Alarming knowledge gaps in the global status of marine life

Teeming with abundant life, the ocean is an important source of food and livelihoods, with over three billion people in the world depending on it. Unfortunately, marine life and ocean health are declining. But how rapidly this decline is happening and where it is the fastest are dangerous gaps in our understanding of global marine ecosystems.

While nations, foundations and businesses are ready to invest in mitigating biodiversity decline through actions such as restoration and carbon sequestration, the lack of information can make investments a lottery. The Global Ocean Observing System (GOOS) and its partners have recently identified our knowledge gaps on the status of marine life in a recent study published in Frontiers in Marine Science journal, with results that call for prioritized action.
A  fundamental concept to the implementation of GOOS are the Essential Ocean Variables (EOVs) – key measurements to describe the state of the ocean. The GOOS Biology and Ecosystems (BioEco) expert panel has identified 13 biological EOVs, such as microbes, phytoplankton, fish, marine mammals, macroalgae and seagrass. These 13 EOVs play a critical role in addressing the information needs of 24 international conventions and multilateral agreements and play an essential role in addressing our lack of information about the health of marine life.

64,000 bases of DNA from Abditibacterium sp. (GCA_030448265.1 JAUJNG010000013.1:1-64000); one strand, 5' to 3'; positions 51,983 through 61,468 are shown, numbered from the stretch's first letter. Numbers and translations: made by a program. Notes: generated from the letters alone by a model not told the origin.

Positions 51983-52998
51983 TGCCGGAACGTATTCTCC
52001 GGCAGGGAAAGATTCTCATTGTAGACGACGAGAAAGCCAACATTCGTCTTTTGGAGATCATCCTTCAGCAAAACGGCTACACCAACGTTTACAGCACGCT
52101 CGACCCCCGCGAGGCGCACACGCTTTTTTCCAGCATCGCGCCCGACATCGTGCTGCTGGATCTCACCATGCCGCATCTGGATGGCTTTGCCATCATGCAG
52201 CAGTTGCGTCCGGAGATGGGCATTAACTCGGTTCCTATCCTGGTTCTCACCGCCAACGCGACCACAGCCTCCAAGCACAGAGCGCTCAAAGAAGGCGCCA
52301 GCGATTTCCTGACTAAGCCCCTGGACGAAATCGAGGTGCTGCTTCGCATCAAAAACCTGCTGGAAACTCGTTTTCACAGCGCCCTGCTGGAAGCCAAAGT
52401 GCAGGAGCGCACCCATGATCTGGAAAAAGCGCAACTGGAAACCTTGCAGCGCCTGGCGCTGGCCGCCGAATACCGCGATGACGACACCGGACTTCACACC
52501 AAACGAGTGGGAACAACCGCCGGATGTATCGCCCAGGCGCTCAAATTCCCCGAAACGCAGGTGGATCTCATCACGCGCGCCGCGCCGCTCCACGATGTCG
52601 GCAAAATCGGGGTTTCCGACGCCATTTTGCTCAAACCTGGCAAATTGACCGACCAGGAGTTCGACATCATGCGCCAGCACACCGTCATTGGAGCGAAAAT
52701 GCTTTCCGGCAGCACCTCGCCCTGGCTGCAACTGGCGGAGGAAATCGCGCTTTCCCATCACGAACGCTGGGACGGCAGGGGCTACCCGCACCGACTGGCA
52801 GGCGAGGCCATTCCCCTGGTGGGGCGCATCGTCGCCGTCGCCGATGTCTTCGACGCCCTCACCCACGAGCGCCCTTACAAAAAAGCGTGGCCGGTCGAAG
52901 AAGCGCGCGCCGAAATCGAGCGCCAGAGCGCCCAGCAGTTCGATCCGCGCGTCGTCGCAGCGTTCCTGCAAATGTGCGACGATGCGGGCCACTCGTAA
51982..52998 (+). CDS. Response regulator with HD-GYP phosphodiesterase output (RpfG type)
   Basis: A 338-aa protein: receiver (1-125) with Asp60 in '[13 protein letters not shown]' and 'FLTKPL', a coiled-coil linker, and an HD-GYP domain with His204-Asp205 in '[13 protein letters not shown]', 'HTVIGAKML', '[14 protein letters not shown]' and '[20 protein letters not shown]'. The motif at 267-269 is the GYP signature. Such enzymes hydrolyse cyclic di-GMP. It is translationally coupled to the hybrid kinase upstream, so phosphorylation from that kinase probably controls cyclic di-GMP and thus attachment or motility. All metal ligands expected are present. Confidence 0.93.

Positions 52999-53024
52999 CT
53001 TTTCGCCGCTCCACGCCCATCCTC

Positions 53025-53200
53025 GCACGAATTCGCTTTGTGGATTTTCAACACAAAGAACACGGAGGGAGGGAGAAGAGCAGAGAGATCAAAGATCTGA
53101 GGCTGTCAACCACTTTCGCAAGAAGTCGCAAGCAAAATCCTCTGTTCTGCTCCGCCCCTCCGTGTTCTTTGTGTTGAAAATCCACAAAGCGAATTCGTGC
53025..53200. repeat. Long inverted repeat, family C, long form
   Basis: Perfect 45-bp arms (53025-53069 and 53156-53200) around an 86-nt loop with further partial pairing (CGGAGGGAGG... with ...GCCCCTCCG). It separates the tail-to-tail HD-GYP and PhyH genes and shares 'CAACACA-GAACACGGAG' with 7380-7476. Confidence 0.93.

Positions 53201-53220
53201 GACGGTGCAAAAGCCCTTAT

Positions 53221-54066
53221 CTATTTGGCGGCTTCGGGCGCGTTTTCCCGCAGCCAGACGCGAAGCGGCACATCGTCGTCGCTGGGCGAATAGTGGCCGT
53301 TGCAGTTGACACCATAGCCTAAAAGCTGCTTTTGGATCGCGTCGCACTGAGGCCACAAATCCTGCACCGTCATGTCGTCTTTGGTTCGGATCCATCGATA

However, the recently published study revealed that the coverage of biological EOVs is incomplete and uneven - in fact, the 203 active long term observing programs that responded to the global survey cover only 7% of the entire ocean surface. The open ocean and some parts of the South American, Eastern European, Asian, Oceania and African coasts were especially underrepresented. The results are alarming, as they suggest that the lack of information is often greatest where it is needed the most: in areas of high biodiversity with intense human pressures.


The full article can be found at

The original publication (25.10.2021) ‘Establishing the Foundation for the Global Observing System for Marine Life’ can be found at